The Ibn Ezra writes that this is simply a long time to fast, which demonstrated the Jews’ renewed loyalty to H-Shem.
R’ Yehonason Eibshutz writes that Esther mentions both night and day because days and nights added together equal six regular, Halachic days. This is the amount of time the Jews spent at the seven day feast of Achashverosh (see 1:5) because they were not there for Shabbos.
The Ohel Moshe quotes R’ Yosef Rozofsky that three full days of fasting naturally affect a person’s grace and beauty, which are the characteristics Achashverosh saw in Esther. This is why Esther only fasted for 70 hours, instead of three full days.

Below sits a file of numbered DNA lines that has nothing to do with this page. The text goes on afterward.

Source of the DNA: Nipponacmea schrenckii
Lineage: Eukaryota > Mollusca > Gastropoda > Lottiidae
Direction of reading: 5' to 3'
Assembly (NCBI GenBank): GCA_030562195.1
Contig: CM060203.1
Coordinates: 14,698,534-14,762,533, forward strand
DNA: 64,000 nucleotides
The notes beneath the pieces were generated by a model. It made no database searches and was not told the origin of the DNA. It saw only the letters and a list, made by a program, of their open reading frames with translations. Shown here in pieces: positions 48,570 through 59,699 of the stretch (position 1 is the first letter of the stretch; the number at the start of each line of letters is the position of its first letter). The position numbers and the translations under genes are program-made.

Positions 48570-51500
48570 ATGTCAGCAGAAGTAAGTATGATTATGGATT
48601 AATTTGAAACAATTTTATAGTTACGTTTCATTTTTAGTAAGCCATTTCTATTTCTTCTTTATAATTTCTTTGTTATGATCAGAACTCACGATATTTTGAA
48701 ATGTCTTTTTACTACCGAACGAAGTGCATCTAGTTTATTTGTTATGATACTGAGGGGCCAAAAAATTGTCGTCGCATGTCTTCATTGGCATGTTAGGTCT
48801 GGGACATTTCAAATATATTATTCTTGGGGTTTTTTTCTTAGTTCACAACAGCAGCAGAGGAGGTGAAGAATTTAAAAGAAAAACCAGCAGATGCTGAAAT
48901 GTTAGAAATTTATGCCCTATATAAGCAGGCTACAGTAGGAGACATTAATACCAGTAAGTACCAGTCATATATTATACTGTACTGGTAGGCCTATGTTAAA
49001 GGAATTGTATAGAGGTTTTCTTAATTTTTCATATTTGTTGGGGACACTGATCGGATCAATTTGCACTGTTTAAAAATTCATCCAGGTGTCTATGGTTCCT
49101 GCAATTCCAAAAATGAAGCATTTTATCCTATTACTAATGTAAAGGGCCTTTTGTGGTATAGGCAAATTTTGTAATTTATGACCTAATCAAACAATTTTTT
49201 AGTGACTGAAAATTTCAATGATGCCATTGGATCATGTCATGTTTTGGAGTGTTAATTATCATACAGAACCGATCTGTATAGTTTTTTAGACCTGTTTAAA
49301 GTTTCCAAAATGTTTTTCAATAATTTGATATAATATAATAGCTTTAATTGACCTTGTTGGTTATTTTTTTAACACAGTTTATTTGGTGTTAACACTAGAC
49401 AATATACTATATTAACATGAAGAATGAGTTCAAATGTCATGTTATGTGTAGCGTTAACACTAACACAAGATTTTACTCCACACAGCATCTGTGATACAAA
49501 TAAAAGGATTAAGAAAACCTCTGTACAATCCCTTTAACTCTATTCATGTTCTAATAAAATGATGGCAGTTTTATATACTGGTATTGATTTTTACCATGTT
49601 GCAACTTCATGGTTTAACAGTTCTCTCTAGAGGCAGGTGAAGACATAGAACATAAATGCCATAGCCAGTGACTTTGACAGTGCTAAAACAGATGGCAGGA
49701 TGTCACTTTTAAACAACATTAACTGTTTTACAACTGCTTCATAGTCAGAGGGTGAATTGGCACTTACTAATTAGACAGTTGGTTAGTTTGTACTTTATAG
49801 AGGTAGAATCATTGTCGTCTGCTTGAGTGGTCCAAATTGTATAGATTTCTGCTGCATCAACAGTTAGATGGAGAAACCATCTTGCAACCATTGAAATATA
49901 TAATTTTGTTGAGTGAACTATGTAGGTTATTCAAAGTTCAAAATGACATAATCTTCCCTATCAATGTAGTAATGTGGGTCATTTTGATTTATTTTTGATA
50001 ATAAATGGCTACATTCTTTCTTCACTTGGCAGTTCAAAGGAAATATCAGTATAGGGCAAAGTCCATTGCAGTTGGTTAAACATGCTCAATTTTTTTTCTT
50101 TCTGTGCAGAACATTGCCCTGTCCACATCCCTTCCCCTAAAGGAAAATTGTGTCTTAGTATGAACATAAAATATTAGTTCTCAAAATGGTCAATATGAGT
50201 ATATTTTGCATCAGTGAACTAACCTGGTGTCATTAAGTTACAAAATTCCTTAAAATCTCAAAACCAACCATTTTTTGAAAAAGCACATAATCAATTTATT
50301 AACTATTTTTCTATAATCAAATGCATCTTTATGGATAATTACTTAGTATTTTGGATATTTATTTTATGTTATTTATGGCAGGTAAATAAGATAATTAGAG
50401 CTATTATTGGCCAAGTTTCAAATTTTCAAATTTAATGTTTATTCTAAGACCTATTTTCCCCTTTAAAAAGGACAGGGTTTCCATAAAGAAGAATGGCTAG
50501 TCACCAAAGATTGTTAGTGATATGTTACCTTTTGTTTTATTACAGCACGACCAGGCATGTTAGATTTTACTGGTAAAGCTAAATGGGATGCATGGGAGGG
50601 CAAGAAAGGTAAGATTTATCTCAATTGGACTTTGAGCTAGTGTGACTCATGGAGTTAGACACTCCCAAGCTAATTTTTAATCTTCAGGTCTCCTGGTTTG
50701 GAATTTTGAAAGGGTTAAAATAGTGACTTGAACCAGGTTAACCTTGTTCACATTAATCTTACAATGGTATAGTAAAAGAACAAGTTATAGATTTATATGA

The Ben Ish Chai writes that night and day represent different kinds of Torah. The Torah one learns at night should be Oral and the Torah one learns in the day should be from the Written Torah, TaNaCh. Esther’s stressing both of these times means that she wants the Jews to learn both kinds of Torah to gain a closer relationship with H-Shem.
Perhaps she mentions night first because, historically, the Oral Law begins shortly after this period. Megillas Esther is full of hidden miracles, which are flushed out through concentrated, deliberate thought – the very essence of Oral Law.